Access to the Internet is now a fixture in Canadian workplaces. Whereas accessing pornography was once limited to obtaining physical copies of magazines and videos, today, pornography can be accessed in seconds by a few keystrokes and the click of a mouse.
This has created unique problems for employers, who are faced with making decisions about employees caught electronically accessing, storing or distributing pornography at work or on employer-owned devices. These cases are on the rise, and it seems to be those in which the pornography in question is of a legal or arguably non-offensive nature that are the most challenging.
The fact is, the employer’s moral stance on these issues often heavily influences or dictates the consequences for the employee. Many believe that immediate dismissal for just cause is warranted in any such situation. While the jurisprudence is rather sparse (more so in the civil realm than the arbitral one), there are at least several appellate-level decisions to guide us. Like other cases in which an employer alleges cause for dismissal, a contextual analysis is mandated, requiring the penalty be proportional to the act(s) or behaviour in question.
In Backman v. Maritime Paper Products Limited (2009 NBCA 62), the New Brunswick Court of Appeal agreed with the trial judge’s decision upholding the summary dismissal of an employee caught accessing pornography from his work computer. The employer had an “Acceptable Use Policy” and had warned the employee on two occasions. He was dismissed for cause when caught accessing pornography for a third time.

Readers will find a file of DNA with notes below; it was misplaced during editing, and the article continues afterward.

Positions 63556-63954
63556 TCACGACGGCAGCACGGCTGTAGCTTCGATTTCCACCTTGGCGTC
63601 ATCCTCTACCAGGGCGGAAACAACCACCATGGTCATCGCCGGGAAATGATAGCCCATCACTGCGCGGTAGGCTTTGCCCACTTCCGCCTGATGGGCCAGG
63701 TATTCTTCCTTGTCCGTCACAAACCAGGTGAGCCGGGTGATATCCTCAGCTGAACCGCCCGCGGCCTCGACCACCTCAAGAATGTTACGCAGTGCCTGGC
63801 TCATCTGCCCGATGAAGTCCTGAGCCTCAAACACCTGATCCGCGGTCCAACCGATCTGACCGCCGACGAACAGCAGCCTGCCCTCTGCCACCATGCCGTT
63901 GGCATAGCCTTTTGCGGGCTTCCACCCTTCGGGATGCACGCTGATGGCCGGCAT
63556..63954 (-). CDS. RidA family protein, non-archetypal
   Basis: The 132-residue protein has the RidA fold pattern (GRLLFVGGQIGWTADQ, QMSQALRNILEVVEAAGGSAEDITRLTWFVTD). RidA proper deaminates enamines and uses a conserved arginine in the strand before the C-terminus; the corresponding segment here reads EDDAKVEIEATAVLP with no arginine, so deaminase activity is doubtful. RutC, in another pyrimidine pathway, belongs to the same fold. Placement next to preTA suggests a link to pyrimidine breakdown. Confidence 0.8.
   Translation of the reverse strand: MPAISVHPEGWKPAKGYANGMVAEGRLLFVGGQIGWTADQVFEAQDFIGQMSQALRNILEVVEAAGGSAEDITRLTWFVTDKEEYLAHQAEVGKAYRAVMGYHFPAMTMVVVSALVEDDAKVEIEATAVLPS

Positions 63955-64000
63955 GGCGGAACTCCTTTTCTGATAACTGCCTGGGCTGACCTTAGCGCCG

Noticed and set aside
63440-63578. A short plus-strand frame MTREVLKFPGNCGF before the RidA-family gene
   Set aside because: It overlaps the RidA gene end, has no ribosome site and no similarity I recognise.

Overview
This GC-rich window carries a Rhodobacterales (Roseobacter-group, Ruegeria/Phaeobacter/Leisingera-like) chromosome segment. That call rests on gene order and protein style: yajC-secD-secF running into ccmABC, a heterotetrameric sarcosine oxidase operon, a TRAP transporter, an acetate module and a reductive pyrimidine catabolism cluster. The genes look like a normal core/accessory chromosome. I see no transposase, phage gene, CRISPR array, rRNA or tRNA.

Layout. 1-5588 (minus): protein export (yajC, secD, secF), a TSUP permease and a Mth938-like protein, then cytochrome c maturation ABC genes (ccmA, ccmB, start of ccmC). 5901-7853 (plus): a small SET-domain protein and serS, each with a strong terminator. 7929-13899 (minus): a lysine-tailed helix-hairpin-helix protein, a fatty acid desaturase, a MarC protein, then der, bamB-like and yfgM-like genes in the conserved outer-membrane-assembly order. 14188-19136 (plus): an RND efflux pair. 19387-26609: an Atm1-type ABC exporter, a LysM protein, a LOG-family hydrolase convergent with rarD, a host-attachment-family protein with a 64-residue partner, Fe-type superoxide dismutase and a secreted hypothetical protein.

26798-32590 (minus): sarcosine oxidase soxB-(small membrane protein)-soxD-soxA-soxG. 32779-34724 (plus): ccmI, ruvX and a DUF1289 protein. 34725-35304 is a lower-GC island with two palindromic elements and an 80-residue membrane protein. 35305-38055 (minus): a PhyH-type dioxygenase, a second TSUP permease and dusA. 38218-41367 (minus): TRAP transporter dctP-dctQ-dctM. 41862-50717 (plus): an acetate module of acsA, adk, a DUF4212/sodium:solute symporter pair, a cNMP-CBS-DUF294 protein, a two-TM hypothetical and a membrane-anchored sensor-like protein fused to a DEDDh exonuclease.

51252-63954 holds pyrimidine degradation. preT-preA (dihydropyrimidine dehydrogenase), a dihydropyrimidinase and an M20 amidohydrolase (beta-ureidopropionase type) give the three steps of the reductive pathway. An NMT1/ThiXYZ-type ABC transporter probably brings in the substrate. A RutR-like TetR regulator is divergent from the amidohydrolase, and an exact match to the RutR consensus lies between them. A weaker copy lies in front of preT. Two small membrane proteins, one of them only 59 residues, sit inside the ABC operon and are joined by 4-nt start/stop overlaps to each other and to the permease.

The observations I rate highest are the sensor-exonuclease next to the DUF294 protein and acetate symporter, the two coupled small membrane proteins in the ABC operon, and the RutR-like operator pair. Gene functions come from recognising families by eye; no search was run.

Although the Court of Appeal agreed with the trial judge’s conclusion (summary dismissal was justifiable), it took issue with the description of Mr. Backman’s behaviour as being “illegal” and her suggestion of “illegal sexual harassment”. Nonetheless, the Court of Appeal confirmed that it was Mr. Backman’s pattern of breaching policies after warnings and insubordinate behaviour that destroyed the trust in his relationship with his employer.
Asurion Canada Inc. v. Brown and Cormier (2013 NBCA 13) is also instructive. Asurion summarily dismissed two employees who had received numerous emails containing pornographic content on their work email accounts from a non-employee. The emails were not distributed to other employees. In dismissing them for cause, the employer alleged they should have taken action to prevent the receipt of the emails.
The Court of Appeal had no trouble agreeing with the trial judge that, applying a contextual approach, that the actions of the employees in question did not merit dismissal for cause. The employees were not short service and they otherwise had unblemished personnel files. They worked in a call centre so were not “morality instructors”. Furthermore, the pornography in question was of a legal nature. The Court held: “…nothing in the nature of Asurion’s business warranted a “puritanical” or “absolutist” approach to discipline for an employee’s receipt and in solo viewing of sexually-explicit material in the relative privacy provided by his or her cubicle.